Ryan said the most probable outcome of the current standoff is a deepening of partisan divisions ahead of the November election.
“This is just a political fight,” he said. “From a policy standpoint, it’s a pretty serious thing to raise this to the House floor.”
The House Government and Oversight Committee, led by Republican Representative Darrell Issa of California, is seeking documents describing internal Justice Department discussions about a February 2011 letter to lawmakers that Holder later said mistakenly contained incorrect information.
“The committee has not explained in very concrete terms why it needs the documents in dispute,” said Shane, who served as a Justice Department attorney under former Presidents Jimmy Carter and Reagan. Unless Republicans have inside information about malfeasance, “it’s not really clear why they’re pursuing these so strenuously,” he said.
Republicans contend they have the upper hand because the courts have rejected attempts by presidents to assert privilege over documents that didn’t include communications between a chief executive and his advisers, according to Michael Steel, a spokesman for House Speaker John Boehner.
Obama’s assertion “on its face does not meet the test of executive privilege,” Steel said. “The president is a constitutional scholar; I am sure he knows that.”
Obama may have invoked executive privilege too soon, said Mark Rozell, a professor of public policy at George Mason University in Fairfax, Virginia and author of a book on executive privilege.
“If the attorney general is still willing to engage in negotiations, and there’s still some possibility of some compromise, a claim of executive privilege just doesn’t make sense to me,” he said.
Indeed, Holder, speaking to reporters on June 21, a day after Obama invoked executive privilege, said he hoped the contempt citation, the first of a Cabinet officer by a congressional panel in 14 years, could be resolved before a full House vote.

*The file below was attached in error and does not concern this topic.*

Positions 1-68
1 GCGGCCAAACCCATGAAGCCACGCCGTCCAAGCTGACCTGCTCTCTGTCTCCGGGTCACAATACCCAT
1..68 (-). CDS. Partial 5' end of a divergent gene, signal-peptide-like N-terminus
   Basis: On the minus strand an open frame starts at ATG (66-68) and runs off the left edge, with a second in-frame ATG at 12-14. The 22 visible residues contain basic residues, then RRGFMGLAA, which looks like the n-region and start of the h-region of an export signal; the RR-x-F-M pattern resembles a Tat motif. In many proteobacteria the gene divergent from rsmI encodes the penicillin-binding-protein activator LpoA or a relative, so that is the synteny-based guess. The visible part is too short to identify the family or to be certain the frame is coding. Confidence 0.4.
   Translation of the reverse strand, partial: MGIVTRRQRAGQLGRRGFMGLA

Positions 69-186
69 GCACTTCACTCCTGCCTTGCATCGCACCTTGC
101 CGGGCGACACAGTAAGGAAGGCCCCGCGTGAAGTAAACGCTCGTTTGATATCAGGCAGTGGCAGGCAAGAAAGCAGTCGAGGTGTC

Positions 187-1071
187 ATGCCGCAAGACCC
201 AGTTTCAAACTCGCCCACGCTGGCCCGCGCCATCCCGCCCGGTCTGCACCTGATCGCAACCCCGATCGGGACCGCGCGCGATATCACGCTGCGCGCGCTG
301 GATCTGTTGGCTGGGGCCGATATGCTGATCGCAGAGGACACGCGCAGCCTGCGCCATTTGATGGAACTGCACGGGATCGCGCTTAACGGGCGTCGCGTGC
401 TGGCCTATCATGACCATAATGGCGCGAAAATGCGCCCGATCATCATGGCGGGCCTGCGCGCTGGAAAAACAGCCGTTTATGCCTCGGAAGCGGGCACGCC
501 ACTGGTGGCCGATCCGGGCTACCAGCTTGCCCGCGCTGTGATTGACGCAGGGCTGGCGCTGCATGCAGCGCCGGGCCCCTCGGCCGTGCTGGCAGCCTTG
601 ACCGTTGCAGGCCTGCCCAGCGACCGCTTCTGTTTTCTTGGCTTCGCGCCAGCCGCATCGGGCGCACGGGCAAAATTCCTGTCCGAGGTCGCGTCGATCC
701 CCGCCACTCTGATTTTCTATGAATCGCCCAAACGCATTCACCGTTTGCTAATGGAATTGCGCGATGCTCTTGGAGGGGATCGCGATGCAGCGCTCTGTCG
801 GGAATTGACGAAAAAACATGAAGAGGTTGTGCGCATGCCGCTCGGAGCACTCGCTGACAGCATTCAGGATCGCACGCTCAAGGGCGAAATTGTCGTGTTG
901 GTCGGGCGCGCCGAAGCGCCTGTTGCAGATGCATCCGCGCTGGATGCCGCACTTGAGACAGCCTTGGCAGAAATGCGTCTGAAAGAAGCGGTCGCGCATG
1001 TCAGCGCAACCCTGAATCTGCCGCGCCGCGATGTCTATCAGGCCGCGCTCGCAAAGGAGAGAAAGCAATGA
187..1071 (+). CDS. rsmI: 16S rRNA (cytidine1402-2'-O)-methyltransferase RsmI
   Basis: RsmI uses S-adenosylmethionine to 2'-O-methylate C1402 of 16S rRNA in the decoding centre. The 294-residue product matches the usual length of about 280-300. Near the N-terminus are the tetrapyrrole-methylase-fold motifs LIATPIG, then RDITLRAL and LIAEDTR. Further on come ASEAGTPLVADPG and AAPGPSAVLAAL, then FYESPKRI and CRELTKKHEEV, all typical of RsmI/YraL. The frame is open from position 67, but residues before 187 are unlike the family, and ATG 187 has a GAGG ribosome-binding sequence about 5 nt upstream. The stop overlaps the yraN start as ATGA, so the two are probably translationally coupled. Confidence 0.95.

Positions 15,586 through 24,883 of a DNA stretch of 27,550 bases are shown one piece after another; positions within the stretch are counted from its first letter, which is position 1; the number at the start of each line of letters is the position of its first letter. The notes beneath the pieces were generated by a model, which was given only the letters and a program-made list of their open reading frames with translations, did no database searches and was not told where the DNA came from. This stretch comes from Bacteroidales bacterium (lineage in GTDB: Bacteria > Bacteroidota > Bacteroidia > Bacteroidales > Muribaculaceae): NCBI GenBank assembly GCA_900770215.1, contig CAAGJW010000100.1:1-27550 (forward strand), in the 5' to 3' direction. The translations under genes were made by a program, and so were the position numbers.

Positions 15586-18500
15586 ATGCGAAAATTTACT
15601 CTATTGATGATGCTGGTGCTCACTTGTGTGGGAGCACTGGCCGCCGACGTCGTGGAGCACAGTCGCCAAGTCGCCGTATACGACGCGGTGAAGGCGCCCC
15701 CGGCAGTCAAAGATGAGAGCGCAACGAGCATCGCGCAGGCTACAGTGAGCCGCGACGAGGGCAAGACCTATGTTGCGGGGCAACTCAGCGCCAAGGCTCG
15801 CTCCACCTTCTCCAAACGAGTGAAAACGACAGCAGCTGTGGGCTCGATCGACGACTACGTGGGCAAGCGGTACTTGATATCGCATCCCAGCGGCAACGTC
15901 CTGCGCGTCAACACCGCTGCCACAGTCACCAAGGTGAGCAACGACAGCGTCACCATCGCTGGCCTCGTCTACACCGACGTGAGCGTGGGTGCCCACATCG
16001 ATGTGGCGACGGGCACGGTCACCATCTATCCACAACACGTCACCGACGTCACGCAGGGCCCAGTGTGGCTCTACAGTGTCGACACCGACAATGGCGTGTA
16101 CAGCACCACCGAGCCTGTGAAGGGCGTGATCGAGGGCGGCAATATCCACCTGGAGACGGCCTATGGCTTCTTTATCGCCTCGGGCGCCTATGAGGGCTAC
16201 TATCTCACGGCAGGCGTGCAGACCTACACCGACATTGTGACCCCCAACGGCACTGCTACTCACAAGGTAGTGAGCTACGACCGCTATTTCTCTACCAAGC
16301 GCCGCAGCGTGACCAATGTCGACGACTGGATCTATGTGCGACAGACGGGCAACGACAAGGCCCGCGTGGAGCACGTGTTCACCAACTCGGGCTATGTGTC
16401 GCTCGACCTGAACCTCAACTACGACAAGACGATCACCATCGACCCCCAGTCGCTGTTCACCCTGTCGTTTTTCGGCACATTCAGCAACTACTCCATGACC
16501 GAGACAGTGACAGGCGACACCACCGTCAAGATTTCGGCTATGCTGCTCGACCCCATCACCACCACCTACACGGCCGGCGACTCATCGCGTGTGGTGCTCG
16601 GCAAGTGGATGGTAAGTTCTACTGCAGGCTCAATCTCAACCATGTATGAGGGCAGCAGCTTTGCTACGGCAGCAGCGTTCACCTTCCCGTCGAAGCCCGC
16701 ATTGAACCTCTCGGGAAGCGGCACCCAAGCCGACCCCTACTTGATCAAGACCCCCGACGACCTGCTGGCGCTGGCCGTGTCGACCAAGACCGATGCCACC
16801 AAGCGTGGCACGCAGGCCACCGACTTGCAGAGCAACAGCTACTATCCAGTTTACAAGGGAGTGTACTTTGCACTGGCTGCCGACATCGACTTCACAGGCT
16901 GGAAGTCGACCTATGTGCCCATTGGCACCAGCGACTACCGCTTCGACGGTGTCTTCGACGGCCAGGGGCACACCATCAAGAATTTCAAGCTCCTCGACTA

“We put before the committee a proposal that would have allowed for a resolution of that matter, consistent with the way in which these have been resolved in the past,” Holder said.
Fights over executive privilege, which isn’t mentioned in the Constitution, tend to play out in a predictable fashion, said Robert Luskin, a partner at Patton Boggs LLP, who defended Bush’s political adviser Karl Rove when the Democratic- controlled House Judiciary Committee voted to hold him in contempt over the firings of the U.S. attorneys.
“The president is going to say he’s protecting the legitimate interests of the presidency and that he’s speaking for the institution, not himself. The folks on the other side will say: See it proves you’ve got something to hide,” Luskin said.
“You don’t need to be William Shakespeare to write the lines in this play,” he said. “These disputes have a certain ritual quality to them that needs to be played out.”
In the current case, Ryan said, there’s “no doubt” that lower-ranking Justice Department officials used poor judgment in allowing the weapons to reach the Mexican gangs. Still, he says, “I would argue this is the wrong constitutional battle” and doesn’t merit a vote on contempt of Congress.
“The question is: Do both sides want to compromise?” Ryan said. “And by the way, the answer to that is: People will look at how it polls out and they’ll decide.”
To contact the reporters on this story: Roger Runningen in Washington at firstname.lastname@example.org; Heidi Przybyla in Washington at email@example.com
To contact the editor responsible for this story: Jodi Schneider at Jschneider50@bloomberg.net